By a Newsnet reporter
Scotland’s Andy Murray has achieved his dream and made history in the process by defeating Serbia’s Novak Djokovic in the men’s singles final at Wimbledon.
On a sun drenched centre court the man from Dunblane upset the world number one to take the most coveted title in tennis, winning in straight sets 6-4, 7-5, 6-4.
Going into the final Murray was regarded the second favourite by most pundits, Djokovic having shown the slightly better form over the course of the competition. However with the backing of a vocal centre court that included First Minister Alex Salmond and PM David Cameron, the Scot delighted the home crowd with a scintillating display on his way to taking the title.
Not since 1936 had a British born tennis player won the men’s Wimbledon final. Appearing in his seventh Grand Slam final, the Scot ended that 77 year drought.
In the early exchanges it was Murray who appeared the more composed, immediately putting pressure on the Djokovic serve.
That pressure paid off when the Scot broke the Serbian in the third game of the first set. However the advantage was lost when Djokovic immediately broke back in the next game. But Murray kept up the pressure and the Serbian’s serve gave way again in the seventh.
This time Murray held his own serve, saving two break points in the process. With Djokovic holding, the Scot then served for the first set – which he duly managed, taking it 6-4.
The heat was taking its toll with some long punishing rallies leaving both players gasping for air. Djokovic was coming to the net more in what may have been an attempt at shortening rallies. His semi-final was played in similar conditions and the five sets had produced the longest semi in Wimbledon history.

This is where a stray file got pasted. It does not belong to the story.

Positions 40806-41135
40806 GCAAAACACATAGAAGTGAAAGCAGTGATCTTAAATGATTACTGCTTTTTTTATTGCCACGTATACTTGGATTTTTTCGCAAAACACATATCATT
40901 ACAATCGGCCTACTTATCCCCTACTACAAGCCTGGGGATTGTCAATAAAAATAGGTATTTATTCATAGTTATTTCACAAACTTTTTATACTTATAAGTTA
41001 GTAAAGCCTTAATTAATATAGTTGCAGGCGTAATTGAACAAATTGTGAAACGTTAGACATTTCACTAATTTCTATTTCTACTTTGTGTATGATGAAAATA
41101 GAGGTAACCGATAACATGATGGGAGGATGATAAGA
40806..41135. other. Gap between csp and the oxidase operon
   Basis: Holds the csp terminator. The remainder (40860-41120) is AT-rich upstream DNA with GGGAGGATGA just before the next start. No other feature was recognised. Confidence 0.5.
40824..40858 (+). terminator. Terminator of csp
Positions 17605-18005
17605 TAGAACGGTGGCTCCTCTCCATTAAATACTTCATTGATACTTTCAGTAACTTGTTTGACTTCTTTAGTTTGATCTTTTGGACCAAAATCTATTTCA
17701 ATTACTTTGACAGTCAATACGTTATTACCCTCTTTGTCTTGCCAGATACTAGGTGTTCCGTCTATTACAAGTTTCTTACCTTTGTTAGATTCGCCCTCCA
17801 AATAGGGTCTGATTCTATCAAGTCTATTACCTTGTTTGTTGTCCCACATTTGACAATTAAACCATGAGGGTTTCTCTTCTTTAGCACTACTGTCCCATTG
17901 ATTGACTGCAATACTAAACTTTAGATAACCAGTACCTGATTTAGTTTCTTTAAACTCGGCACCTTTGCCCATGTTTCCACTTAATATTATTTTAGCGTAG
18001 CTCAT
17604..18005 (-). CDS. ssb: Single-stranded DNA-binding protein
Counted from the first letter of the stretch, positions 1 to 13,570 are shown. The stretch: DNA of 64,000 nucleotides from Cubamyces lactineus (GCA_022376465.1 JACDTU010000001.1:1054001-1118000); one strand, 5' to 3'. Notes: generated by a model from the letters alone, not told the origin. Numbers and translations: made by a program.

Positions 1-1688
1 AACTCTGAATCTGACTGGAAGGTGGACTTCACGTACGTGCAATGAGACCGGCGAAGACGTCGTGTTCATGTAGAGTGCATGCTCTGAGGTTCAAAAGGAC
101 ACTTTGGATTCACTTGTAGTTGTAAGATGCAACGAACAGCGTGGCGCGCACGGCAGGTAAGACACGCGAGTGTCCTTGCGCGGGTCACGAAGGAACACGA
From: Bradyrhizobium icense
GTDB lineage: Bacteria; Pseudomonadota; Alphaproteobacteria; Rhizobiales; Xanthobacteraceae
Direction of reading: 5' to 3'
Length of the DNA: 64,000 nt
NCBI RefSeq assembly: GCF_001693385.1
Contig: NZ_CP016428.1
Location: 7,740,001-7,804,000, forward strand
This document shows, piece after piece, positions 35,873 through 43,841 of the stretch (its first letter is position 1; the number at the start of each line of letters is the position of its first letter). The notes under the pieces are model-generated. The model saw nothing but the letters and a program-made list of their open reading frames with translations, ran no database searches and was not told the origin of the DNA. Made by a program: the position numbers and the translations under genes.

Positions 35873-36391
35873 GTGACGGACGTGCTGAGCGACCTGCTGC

The second set saw Djokovic take the initiative, breaking Murray in the fourth game.
If the cap fits …
By now both men were wearing baseball caps as the sun bore down. It seemed to help Murray who broke back and then held his own to level at 4-4. At 5-5 Murray again turned up the heat on the Djokovic serve and the Serbian succumbed.
At 6-5, Murray served to take the second set which he duly did – an ace providing the Scot with a two sets to love lead over the world number one.
The momentum was with Murray and it was reinforced when he broke Djokovic in the Serbian’s first service game of the third set. But Djokovic, never one to give up without a fight levelled by breaking back.
Now it was Murray’s time to come under pressure as Djokovic capitalised on some poor play by the Scot to break again.
At four games to two the set looked to be going the way of the Serbian but Murray’s mental toughness was resolute as he immediately broke back before holding his own serve to level the set at four games all.
This set had ebbed and flowed but when Murray broke again the writing was on the wall and the engraver was preparing the golden trophy.
At 5-4 the Scot had three championship points on his own serve, but couldn’t convert. Saving three break points himself Murray then achieved his fourth championship point.
Converting, the Scot achieved sporting immortality. Few will argue that this is the greatest sporting achievement ever by a Scotsman.
Congratulating Murray on winning in straight sets, Scotland’s First Minister Alex Salmond said:
“Many congratulations to Andy Murray on a truly phenomenal victory. Andy’s determination to win was visible in every point and he delivered an outstanding result in a real clash of tennis titans.
“His phenomenal performance against the world number one displayed incredible physical prowess and depths of mental fortitude.
“The shouts of ‘Come on Andy’ were ringing all the way from Dunblane to SW19.
“Last year Andy Murray won the hearts of Wimbledon, this year he has won the championship and on today’s form there will be many more victories to come.
“Novak Djokovic displayed typical grace and sportsmanship in defeat.
“But Andy has firmly secured his place in Scottish sporting folklore. He is one of the greats of the game and his success today will inspire a new generation of tennis champions.”
The win means Murray now holds two out of the four Grand Slam titles, the other being the US Open which he won last year by defeating Djokovic.
It also cements the Scots place in the history books ensuring his name appears alongside an illustrious list that includes Bjorn Borg, John McEnroe, Pete Sampras and Roger Federer.